Southside Johnny & the Asbury Jukes
The Fever/The Remastered Epic Recordings
Rating: 5 out of 5 stars
Members of his backing Jukes have come and gone throughout the decades but the blueprint Southside Johnny Lyon created on his first three albums circa 1976-’78 hasn’t changed in the nearly forty years after their release. The soul, blues, R&B and horn-enhanced rock and roll on the trio of studio and one flame-throwing live show included in this freshly remastered double disc sounds as crisp and crackling today — arguably more so due to the aural overhaul — as when these Steve Van Zandt-produced platters hit the streets.
Johnny has never been much of a songwriter – he gets co-writing credit on only one of these 40 tracks — but who cares when he had the talents of Van Zandt and fellow Jersey-ite Bruce Springsteen to help provide original material. Add that to smartly chosen, often obscure covers from Clarence Carter (“Snatchin’ It Back”), Steve Cropper (Sam & Dave’s “Broke Down Piece of Man”), Ray Charles (“I Choose to Sing the Blues”) and others for a vicious three album run that has yet to be equaled in Johnny’s lengthy career.
With all due respect to producer Van Zandt who, for the most part, captured the band’s frantic energy in the studio, the sound on these selections was thin if not quite anemic. Lyon’s tough vocals and the raw, gripping backing from the revolving door membership of his Jukes, in addition to terrific material was enough to overlook the somewhat lackluster mix. That hasn’t been totally repaired on these remasters but the clarity, separation and instrumental presence is a vast improvement over the stock CDs that should, in a perfect world, be removed from the market to be replaced with this far improved compilation.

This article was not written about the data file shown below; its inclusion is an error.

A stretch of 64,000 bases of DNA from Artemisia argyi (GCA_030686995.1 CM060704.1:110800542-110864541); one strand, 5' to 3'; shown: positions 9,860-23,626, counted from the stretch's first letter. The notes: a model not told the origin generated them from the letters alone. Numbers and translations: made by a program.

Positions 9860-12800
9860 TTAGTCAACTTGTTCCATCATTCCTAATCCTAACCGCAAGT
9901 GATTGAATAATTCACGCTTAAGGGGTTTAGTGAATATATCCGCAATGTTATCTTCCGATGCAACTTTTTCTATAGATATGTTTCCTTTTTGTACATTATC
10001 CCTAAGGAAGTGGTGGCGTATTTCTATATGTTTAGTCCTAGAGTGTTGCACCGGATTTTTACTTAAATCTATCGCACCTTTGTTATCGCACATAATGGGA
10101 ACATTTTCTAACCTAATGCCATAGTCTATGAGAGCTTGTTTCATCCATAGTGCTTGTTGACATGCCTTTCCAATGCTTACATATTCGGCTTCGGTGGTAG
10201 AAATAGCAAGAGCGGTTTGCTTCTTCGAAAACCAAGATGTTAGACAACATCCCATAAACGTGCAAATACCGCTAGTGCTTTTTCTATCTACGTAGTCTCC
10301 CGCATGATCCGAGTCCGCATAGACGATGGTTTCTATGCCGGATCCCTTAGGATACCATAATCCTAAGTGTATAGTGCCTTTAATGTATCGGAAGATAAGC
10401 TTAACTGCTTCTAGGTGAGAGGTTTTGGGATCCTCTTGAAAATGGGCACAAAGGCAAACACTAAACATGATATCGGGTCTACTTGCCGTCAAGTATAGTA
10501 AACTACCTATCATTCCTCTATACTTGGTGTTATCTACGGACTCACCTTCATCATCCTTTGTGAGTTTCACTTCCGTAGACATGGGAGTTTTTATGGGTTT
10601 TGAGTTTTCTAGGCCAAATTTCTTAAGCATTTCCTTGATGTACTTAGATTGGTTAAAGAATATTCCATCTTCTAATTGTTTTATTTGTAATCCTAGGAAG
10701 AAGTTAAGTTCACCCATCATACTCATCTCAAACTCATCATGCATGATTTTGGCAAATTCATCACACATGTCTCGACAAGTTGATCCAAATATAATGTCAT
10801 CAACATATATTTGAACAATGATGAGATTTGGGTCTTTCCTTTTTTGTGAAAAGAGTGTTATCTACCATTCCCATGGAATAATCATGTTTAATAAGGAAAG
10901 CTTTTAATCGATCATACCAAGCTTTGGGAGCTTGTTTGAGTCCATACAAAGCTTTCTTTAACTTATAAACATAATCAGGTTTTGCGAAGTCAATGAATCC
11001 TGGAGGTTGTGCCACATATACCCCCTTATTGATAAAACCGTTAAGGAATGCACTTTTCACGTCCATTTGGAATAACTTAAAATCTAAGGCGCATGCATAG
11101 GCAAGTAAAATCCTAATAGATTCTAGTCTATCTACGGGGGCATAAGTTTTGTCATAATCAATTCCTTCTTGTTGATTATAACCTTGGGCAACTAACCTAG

Springsteen fans know his songwriting, especially during this period, was based in the rugged soul that he and Lyon used to play in Jersey clubs and pulsed at the heart of Lyon’s approach. That’s certainly the case with the song that gives this set its name as a highlight. But Springsteen’s three contributions, including the title track, to the substantially darker and more introspective Hearts of Stone, featuring the jittery “Talk to Me,” remain some of his finest writing for another act.
The inclusion of 1976’s heavily bootlegged, promo only, professionally recorded Jukes Live at the Bottom Line, also in buffed-up audio, is a logical and superb bonus to a package that, with its new notes (including a recent Lyon interview), delivers plenty of bang for the buck. Each platter is loaded to bursting with nearly 80 minutes of music and you’d be hard pressed to find any filler or lackluster moments throughout. Those new to the Asbury Jukes experience should start here, and even established fans might want to ditch their old CDs for this long overdue upgrade.